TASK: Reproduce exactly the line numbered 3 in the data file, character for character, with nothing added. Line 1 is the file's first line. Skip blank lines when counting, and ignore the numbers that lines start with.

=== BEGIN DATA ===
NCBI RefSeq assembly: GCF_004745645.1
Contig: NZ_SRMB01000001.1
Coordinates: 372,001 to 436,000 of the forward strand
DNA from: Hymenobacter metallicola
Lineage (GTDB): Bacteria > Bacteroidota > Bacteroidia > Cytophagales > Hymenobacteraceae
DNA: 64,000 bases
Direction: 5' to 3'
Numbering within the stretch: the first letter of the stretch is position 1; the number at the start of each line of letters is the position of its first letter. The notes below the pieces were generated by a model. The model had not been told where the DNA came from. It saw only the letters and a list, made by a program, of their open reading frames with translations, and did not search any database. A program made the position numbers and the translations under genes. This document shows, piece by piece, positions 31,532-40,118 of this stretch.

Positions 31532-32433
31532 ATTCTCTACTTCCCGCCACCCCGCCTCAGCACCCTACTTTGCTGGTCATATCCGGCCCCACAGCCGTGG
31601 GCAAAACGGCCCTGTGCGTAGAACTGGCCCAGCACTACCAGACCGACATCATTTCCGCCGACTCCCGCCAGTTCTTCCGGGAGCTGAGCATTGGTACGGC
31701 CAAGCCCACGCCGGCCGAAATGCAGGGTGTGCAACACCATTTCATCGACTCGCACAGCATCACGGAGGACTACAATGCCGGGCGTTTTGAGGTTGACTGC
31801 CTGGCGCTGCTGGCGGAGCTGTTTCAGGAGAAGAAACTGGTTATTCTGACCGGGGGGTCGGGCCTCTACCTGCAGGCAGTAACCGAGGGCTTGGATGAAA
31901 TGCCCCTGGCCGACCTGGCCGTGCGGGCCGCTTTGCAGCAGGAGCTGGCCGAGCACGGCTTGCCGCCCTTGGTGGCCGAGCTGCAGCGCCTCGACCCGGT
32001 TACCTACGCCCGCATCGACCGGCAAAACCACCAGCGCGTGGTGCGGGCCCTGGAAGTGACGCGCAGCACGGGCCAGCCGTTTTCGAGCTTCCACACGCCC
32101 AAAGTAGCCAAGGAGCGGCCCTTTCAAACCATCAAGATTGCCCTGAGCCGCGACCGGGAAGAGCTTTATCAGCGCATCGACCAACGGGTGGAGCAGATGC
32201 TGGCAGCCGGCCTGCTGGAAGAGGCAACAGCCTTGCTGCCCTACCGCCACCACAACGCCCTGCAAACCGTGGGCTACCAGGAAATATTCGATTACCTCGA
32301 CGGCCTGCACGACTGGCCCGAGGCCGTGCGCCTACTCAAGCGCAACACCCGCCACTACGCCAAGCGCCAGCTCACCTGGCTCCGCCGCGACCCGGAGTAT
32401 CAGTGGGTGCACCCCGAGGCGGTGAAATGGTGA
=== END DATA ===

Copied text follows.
Coordinates: 372,001 to 436,000 of the forward strand